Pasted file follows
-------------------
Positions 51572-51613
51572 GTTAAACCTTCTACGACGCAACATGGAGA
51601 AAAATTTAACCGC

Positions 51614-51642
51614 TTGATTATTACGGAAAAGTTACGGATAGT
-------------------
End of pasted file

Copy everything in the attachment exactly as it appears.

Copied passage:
Positions 51572-51613
51572 GTTAAACCTTCTACGACGCAACATGGAGA
51601 AAAATTTAACCGC

Positions 51614-51642
51614 TTGATTATTACGGAAAAGTTACGGATAGT